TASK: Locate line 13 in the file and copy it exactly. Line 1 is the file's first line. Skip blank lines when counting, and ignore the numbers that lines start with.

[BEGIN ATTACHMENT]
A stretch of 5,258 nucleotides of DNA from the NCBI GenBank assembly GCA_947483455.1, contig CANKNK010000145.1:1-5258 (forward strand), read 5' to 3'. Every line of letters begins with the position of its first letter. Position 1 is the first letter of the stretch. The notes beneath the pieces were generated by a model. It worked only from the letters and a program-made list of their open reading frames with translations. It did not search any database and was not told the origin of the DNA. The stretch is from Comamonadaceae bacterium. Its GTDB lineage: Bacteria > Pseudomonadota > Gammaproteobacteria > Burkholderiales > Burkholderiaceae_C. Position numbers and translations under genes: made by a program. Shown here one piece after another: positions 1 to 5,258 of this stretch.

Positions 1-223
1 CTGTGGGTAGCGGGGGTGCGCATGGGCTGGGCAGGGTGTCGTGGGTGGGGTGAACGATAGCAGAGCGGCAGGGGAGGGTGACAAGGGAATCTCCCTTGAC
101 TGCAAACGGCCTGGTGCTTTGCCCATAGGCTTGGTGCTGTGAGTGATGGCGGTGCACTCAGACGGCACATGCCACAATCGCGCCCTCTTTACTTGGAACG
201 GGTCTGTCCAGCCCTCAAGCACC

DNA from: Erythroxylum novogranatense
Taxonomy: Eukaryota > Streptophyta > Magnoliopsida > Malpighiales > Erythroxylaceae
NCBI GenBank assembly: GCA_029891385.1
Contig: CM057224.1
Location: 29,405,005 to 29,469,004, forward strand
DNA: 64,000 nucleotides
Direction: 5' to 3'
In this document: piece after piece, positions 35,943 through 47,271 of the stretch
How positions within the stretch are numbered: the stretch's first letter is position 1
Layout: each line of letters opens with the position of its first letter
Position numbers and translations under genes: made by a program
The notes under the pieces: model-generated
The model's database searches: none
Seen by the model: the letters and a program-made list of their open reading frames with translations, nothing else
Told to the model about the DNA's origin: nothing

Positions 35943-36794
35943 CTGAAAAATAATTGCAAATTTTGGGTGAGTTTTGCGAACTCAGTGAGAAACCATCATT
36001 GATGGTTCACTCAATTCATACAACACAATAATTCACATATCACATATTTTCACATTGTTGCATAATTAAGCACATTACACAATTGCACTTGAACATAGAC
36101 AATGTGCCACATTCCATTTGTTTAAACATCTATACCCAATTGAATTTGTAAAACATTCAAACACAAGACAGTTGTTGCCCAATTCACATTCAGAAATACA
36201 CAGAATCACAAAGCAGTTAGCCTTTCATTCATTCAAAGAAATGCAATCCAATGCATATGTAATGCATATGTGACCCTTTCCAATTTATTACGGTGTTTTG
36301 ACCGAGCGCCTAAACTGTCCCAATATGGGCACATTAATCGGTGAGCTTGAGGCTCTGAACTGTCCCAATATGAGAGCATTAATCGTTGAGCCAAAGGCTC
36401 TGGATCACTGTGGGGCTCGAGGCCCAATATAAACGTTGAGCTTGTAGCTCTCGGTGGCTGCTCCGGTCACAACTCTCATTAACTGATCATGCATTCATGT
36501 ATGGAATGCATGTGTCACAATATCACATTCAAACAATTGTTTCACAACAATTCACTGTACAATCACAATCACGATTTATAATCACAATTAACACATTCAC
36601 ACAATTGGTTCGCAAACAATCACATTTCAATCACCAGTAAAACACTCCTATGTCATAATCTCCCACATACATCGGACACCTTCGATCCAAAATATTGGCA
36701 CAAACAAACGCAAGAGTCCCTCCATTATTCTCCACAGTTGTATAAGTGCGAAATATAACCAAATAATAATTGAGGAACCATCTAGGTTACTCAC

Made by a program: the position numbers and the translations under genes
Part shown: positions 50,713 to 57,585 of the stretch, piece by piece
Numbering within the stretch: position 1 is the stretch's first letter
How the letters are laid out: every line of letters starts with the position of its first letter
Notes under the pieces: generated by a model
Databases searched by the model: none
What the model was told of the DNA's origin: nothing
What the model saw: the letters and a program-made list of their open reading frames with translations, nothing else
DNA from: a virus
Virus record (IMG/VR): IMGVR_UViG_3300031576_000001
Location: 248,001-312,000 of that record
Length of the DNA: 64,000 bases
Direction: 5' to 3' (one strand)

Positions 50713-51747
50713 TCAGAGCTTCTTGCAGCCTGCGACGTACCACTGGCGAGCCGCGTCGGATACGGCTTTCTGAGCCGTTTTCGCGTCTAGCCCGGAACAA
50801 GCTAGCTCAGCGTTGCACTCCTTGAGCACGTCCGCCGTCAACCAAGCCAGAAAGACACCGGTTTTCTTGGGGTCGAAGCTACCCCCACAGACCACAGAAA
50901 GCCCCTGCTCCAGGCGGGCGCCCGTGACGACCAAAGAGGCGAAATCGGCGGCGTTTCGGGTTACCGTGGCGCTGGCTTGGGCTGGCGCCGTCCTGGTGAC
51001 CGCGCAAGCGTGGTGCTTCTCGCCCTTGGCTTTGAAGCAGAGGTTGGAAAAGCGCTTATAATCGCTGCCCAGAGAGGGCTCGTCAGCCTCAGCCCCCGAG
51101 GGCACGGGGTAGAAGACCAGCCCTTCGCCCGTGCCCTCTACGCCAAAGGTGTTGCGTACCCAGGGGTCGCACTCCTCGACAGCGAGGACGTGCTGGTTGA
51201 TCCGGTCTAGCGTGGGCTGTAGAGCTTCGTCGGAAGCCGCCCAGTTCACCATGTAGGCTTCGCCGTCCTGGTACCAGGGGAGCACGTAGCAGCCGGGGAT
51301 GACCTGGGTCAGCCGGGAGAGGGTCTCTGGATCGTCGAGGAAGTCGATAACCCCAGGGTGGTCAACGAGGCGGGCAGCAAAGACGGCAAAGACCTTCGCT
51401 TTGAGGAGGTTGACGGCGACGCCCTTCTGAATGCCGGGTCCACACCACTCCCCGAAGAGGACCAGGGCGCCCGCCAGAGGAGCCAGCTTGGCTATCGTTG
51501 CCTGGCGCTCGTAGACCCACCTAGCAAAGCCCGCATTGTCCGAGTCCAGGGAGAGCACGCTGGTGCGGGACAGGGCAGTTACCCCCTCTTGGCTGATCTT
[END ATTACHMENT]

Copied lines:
In this document: piece after piece, positions 35,943 through 47,271 of the stretch